Episode 110: The Legacy of WWI in the Balkans and Middle East

Host: Christopher Rose, Department of History
Guests: Mary Neuburger, Departments of History & Slavic Studies; Yoav Di-Capua, Department of History

On October 30, 1918, the Ottoman Empire signed a treaty of capitulation to the Allied Powers aboard the HMS Agamemnon, a British battleship docked in Mudros harbor on the Aegean island of Lemnos. Bulgaria and the Ottoman Empire were the first of the Central Powers to formally end their participation in World War I. Five days later, the Austro-Hungarian Empire followed suit, and finally the guns fell silent with the capitulation of Germany on November 11. World War I dramatically changed the face of Europe and the Middle East. The war had caused millions of deaths and millions more were displaced. Two great multinational empires–the Austro-Hungarian Empire and the Ottoman Empire–were dissolved into new nation states, while Russia descended into a chaotic revolution.

In this first of two roundtables on the legacy of World War I, I am joined by Mary Neuburger, Professor of History and Director of the Center for Russian, East European and Eurasian Studies, and Yoav Di-Capua, Professor of Modern Arab History, to discuss the war’s impact on Southeastern Europe and the Middle East.

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Episode 62: Sunni and Shi’a in Medieval Syria

Host: Christopher Rose, Outreach Director, Center for Middle Eastern Studies
Guest: Stephennie Mulder, Assistant Professor of Art History and Middle Eastern Studies, UT-Austin

After the decline of the Fatimids, the medieval Middle East entered a period called the Sunni Revival, in which Shi’ism was officially discouraged and Shi’i institutions were closed and replaced with Sunni institutions. Or, at least, that’s what the official chroniclers tell us. The buildings themselves tell us a different story–one that tries to bring decades of conflict to an end by accommodating different beliefs.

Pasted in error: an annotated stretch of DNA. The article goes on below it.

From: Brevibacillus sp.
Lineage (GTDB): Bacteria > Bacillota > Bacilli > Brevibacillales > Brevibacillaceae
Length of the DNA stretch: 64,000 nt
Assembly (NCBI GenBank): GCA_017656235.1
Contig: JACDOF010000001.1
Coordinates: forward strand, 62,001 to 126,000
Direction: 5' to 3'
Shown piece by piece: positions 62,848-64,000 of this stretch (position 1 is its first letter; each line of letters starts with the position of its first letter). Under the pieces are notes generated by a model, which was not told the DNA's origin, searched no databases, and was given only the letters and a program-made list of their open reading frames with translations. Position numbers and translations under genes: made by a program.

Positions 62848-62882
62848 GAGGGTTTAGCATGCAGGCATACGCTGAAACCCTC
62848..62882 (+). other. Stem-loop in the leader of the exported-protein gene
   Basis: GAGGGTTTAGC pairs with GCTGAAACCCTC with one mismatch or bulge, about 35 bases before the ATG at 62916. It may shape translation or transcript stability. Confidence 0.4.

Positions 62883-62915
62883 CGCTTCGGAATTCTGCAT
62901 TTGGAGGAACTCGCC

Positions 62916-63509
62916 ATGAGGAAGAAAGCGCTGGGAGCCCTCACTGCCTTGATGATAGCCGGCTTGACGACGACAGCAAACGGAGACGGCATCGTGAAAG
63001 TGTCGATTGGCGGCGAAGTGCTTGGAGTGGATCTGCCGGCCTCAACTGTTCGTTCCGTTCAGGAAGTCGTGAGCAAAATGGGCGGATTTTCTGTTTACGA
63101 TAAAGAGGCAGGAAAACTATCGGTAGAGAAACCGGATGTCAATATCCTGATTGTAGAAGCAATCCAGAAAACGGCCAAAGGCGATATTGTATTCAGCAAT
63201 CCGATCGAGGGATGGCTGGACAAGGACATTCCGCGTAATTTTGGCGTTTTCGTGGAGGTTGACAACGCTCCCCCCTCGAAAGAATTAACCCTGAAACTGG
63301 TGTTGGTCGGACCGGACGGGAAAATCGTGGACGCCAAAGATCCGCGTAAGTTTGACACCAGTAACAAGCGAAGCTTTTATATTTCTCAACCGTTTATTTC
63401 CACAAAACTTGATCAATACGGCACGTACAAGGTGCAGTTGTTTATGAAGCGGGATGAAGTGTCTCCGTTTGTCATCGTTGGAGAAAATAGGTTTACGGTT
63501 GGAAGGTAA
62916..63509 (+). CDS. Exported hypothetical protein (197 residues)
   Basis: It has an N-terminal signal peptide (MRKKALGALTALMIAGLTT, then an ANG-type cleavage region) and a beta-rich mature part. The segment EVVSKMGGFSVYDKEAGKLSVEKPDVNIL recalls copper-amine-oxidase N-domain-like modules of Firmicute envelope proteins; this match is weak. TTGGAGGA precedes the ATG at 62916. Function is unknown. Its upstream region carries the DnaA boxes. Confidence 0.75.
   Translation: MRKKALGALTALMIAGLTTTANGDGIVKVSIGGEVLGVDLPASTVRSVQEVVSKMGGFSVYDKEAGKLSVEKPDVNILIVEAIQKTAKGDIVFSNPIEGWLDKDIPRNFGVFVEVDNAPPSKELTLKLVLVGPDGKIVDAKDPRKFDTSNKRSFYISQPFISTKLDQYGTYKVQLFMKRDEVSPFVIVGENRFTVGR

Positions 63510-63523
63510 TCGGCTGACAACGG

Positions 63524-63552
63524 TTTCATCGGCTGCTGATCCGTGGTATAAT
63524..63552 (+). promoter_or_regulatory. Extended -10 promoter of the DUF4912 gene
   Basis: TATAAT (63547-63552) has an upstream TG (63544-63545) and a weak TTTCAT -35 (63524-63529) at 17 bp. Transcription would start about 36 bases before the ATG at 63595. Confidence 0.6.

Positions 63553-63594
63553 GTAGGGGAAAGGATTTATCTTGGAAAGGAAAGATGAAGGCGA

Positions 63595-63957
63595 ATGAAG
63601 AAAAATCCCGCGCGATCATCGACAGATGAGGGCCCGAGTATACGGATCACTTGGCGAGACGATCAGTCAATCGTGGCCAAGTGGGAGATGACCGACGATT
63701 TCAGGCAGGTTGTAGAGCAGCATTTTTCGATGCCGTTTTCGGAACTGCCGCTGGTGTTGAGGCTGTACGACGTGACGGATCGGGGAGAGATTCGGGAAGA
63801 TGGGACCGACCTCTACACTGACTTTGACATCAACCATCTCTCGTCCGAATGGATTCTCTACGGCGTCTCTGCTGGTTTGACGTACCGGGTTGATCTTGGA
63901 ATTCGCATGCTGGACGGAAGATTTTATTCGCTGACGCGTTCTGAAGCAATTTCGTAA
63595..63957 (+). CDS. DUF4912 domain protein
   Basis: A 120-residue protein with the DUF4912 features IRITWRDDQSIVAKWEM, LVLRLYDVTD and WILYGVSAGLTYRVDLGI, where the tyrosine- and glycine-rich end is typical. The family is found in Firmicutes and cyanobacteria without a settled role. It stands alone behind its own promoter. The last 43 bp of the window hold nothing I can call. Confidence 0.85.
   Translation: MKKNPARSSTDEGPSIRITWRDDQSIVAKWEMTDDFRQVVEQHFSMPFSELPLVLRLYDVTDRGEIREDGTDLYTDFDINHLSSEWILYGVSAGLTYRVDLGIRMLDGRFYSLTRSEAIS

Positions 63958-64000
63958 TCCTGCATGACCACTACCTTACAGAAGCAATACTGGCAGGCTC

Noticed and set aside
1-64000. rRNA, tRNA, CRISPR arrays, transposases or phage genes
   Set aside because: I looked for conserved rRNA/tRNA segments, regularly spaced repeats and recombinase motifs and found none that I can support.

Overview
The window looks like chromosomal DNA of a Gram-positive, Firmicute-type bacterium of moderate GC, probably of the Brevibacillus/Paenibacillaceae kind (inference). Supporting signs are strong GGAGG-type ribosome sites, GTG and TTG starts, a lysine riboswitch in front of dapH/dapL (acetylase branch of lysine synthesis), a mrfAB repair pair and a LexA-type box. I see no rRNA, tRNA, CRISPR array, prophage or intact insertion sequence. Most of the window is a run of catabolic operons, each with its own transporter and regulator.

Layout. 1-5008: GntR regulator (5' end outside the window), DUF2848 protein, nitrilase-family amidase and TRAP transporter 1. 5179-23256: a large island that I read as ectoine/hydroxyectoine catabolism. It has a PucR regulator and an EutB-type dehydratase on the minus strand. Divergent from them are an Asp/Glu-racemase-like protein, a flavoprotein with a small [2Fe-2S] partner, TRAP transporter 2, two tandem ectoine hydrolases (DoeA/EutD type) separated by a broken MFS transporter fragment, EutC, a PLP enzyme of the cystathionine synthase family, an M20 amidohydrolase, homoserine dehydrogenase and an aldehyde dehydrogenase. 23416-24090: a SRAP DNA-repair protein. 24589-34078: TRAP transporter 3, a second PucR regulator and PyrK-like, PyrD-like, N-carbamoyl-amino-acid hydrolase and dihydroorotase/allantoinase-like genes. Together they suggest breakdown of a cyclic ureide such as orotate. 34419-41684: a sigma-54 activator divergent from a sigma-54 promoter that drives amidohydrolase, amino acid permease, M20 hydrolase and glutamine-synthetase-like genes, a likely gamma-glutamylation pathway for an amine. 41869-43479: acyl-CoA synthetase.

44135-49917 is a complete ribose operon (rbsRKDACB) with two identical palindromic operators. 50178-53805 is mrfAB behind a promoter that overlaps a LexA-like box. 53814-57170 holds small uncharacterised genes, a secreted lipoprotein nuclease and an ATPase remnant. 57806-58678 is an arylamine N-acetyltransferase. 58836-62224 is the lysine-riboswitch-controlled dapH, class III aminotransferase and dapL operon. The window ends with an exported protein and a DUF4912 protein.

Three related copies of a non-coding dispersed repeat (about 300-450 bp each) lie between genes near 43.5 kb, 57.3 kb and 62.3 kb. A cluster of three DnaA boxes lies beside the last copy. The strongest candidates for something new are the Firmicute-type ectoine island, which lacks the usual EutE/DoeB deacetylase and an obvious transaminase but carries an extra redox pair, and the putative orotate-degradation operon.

Art Historian Stephennie Mulder has spent the past decade working in Syria and shares a new look at history of Sunni and Shi’a in Syria during the medieval period; and how both histories are threatened by ISIS and the Syrian Civil War.

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Episode 57: The Succession to Muhammad

Host: Christopher Rose, Outreach Director, Center for Middle Eastern Studies
Guest: Shahrzad Ahmadi, Doctoral Student, Department of History

Persian miniature depicting courtiers pledging allegiance to Abu Bakr as leader of the community after Muhammad's death.

Nearly every world history textbook on the market explains the origins of sectarianism in the Islamic world as a dispute over the succession to Muhammad. Sunnis, they say, wanted an egalitarian society in which the leader was chosen from the people; the Shi’a, however, wanted the leadership of the nascent Islamic community to remain within Muhammad’s family. It seems simple—but is it really?

In the first of a series on the origins in Sectarianism in Islam, UT’s Shaherzad Ahmadi expands on this vastly oversimplified version of the story to introduce us to the key players involved—and to the intense rivalry between Aisha, Muhammad’s favorite wife, and his adopted son Ali.

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